Boyden Executive Search

The success of its new Disney Plus streaming service has given Disney a big boost on its ascent to the higher ranks of the streaming media industry.

Over the past few years Disney has been shifting its focus to streaming media. Its efforts are paying off. The company’s quarterly results showed a 36% jump in revenue, due largely to the runaway success of Disney Plus. Within a day of its launch on November 12, the service had 10 million subscribers (including those who signed up free with a Verizon promotion). By February 3 it had 28.6 million subscribers. Disney’s per-share profit for the quarter declined by 17%, but this is owed to the cost of building out Disney Plus.

“It’s often challenging for a company to pivot in a new strategic direction, particularly when it involved navigating between established and emerging business models,” said CEO Robert Iger. “We have made an extraordinary amount of progress.”

Keenly aware of the disruption of the media industry by digital technology, Iger had been hatching ideas for a digital platform years earlier. In 2015 he tested a streaming app called DisneyLife in Britain, and later purchased a $1 billion stake in BAMTech, a tech firm that worked on HBO’s app. In 2016 Iger announced that Disney would shift its priority to streaming by creating Disney Plus and ESPN Plus. Stepping up content creation, the company launched the Disney Digital Network in 2017. “We were now hastening the disruption of our own business,” Iger wrote in his 2019 memoir.

Disney made a further advance into the streaming media industry in 2019 when it purchased a 33% stake in streaming service Hulu from Comcast. Disney was already Hulu’s majority owner, having acquired assets from Fox earlier that year. This gave it full control.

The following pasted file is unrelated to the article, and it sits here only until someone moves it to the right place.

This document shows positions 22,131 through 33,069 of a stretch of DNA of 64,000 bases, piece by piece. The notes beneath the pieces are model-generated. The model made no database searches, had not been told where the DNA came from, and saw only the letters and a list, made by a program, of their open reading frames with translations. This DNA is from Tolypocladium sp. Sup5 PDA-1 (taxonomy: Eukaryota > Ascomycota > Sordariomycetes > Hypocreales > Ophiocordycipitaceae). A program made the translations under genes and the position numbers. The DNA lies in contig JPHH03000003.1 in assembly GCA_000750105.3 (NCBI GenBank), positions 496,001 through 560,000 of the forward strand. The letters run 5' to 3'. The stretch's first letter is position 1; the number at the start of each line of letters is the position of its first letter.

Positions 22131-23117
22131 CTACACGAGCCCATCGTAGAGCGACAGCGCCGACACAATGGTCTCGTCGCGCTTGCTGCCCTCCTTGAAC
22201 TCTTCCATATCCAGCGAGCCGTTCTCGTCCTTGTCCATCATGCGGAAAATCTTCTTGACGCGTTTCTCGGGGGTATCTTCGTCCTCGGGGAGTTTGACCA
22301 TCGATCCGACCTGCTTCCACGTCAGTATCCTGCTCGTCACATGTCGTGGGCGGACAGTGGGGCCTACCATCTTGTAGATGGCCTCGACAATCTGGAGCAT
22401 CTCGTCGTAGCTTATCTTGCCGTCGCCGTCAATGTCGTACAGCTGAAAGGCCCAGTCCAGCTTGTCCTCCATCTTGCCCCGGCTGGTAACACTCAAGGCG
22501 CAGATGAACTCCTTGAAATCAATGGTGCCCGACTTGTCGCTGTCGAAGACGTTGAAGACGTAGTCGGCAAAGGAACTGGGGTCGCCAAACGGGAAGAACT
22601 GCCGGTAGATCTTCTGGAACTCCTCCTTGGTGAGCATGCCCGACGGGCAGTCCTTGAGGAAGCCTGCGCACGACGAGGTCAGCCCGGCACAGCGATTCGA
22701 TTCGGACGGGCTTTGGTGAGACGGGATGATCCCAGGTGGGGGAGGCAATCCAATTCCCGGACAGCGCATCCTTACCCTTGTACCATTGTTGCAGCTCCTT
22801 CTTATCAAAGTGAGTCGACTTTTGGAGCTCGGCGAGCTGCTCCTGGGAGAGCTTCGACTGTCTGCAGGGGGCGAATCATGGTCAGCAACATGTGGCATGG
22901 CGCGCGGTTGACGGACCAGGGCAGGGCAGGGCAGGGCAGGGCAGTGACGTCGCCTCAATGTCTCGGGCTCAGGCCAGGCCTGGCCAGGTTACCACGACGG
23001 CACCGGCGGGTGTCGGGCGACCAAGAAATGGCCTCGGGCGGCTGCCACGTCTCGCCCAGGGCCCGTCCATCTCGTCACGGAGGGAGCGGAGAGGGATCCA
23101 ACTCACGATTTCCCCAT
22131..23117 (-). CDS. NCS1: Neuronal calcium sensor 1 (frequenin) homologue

As it shifted its focus, Disney underwent a restructuring, “to put greater focus on content creation, technological innovation, global expansion and direct-to-consumer distribution”, the company said in a 2018 news release. This involved combining some of its operations to create four business units: Studio Entertainment; Media Networks; Parks, Experiences & Products; and the new Direct-to-Consumer & International, which includes the digital platform and streaming services.

The success of Disney Plus in North America has prompted Disney to accelerate its overseas rollout, the New York Times reports. The service will be available in Britain, France, Germany, Spain, Italy and other European countries starting on March 24. Disney Plus will land in India a few days later.

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